Ugandan radio as a political space and the policing thereof
Chibita, Monica B.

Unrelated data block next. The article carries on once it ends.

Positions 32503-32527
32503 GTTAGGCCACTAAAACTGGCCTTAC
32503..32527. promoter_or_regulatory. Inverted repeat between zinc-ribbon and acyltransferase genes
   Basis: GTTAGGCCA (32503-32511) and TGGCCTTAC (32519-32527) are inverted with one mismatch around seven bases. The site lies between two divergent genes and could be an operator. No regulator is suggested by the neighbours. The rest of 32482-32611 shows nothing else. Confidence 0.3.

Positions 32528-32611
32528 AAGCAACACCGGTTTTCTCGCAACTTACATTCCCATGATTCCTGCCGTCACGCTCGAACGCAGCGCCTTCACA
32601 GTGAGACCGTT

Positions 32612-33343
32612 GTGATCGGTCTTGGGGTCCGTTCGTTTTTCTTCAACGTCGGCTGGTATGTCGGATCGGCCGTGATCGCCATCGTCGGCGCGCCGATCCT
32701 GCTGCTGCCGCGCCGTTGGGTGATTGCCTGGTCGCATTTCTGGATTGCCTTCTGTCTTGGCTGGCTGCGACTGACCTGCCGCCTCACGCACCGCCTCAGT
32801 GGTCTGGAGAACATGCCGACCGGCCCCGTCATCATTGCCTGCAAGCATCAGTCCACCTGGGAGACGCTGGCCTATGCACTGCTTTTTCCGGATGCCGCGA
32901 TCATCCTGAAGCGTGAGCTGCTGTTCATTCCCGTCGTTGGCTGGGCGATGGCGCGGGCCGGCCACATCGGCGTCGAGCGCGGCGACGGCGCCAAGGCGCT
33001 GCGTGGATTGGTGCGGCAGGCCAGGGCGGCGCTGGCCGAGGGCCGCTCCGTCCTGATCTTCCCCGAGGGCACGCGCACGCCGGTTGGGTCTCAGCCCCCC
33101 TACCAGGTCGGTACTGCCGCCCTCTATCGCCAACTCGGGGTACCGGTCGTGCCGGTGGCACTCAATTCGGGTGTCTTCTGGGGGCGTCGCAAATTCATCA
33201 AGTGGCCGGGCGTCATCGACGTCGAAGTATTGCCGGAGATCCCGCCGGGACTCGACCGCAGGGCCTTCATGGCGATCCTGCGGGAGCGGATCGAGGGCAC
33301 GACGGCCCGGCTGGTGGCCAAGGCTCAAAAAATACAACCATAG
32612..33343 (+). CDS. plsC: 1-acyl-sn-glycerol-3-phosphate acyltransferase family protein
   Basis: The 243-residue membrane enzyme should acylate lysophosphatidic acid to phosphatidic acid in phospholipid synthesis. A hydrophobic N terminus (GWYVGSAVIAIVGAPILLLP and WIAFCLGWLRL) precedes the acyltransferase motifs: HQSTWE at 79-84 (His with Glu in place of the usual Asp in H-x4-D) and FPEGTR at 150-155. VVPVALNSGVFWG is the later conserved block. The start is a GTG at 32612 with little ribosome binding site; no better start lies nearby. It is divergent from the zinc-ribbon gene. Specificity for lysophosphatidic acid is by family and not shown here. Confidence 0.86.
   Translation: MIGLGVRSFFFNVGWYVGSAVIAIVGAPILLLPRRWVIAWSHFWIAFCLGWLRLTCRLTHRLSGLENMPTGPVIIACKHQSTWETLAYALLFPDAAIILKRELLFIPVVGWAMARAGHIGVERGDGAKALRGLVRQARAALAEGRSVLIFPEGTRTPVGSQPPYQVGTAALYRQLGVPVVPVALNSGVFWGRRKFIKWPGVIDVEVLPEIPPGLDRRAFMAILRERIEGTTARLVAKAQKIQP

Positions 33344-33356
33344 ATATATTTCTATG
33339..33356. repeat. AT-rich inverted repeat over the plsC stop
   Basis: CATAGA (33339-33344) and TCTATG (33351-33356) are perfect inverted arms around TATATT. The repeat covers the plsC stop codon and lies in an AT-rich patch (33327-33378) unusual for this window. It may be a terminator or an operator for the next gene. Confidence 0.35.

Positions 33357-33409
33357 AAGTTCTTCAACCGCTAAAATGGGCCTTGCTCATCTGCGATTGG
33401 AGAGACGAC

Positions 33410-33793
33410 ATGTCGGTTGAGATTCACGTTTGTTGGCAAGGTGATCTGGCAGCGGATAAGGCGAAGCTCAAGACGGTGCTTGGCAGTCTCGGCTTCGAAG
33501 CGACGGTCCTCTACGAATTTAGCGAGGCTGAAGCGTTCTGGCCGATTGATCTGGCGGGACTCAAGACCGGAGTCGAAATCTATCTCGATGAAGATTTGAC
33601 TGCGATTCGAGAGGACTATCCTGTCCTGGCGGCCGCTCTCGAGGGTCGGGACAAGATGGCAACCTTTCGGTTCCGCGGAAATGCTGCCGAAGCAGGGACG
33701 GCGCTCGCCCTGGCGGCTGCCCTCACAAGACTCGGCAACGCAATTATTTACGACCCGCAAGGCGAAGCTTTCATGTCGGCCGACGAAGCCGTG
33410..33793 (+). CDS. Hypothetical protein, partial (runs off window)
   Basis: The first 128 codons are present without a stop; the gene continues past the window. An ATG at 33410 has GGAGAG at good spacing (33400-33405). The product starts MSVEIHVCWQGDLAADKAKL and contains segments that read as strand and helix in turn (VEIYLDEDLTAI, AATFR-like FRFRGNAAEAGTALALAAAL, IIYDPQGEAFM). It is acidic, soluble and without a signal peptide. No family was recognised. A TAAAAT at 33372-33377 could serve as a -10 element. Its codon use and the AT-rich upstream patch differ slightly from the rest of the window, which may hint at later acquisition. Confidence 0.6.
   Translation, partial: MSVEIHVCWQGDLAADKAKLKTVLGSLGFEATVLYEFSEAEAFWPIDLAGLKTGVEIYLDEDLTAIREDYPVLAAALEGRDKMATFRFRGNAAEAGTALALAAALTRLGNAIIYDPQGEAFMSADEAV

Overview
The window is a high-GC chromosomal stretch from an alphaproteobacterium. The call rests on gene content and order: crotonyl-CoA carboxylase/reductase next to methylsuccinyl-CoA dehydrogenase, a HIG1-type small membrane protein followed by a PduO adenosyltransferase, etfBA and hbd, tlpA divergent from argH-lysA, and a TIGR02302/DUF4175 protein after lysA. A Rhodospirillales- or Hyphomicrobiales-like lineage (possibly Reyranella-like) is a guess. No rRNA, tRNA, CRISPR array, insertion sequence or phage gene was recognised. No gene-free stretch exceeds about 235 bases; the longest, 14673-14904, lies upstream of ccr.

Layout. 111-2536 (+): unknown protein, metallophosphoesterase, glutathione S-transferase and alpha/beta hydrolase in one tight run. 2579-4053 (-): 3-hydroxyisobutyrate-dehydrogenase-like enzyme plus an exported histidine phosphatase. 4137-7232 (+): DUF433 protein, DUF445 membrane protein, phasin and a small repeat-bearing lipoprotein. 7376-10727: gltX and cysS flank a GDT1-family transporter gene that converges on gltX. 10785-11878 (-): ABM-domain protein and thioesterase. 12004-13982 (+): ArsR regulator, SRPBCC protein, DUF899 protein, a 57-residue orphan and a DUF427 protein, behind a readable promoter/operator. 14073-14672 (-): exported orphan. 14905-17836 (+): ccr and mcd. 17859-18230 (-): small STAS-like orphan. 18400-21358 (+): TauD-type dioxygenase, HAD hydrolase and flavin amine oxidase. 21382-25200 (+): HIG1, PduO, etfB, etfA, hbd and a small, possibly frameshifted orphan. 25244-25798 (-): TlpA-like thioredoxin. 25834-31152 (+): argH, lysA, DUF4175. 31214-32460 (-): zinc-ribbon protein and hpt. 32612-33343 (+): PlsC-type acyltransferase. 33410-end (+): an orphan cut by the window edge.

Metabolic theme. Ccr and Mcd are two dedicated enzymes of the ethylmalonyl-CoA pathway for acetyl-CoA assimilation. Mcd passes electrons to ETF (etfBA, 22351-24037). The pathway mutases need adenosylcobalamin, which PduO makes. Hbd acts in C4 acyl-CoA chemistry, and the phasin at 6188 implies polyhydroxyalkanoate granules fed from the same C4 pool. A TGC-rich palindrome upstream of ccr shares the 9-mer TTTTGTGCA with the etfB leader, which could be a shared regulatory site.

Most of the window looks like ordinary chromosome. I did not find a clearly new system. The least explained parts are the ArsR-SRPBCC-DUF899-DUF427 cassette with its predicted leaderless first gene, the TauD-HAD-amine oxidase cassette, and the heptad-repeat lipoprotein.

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The potential of radio as a political space for contestation during and between elections is probably no longer debatable. Radio in sub-Saharan Africa has over the last two decades been dubbed the people’s medium (van de Veur 2002, Bourgault 1995, Daloz and Verrier-Frechette 2000, Mwesige 2009). The power of radio in Africa in particular comes from the relatively to extremely low literacy rates in most sub-Saharan countries, most print media still being published in the colonial languages and television in most parts of Africa remaining an urban, elite entertainment medium. Radio is relatively affordable, requires no literacy to listen to and transcends the most formidable language barriers. Because of all this, radio has been ideal for enabling the majority rural populations in Africa to participate in public debate on matters relating to their governance. Harnessing the full political potential of radio, though, has still been elusive because building on the colonial legacy, post-colonial African governments have perceived radio’s role in terms of a convenient medium for “disseminating” pre-packaged information rather than as an arena for enhancing participation and the contestation of ideas, representations and identities. Although the political and economic developments of the 1990s have forced most African countries to open up the airwaves and with this, expand the space for political contestation, however, many of these governments still manifest a degree of nostalgia for those days when government had near absolute control of the airwaves and could determine which viewpoints were given airplay. This is evident in both judicial and extra-judicial attempts to police the medium. Radio has on its part displayed a high degree of resilience, often going underground or online and continuing to serve as an avenue for political expression for large numbers of citizens.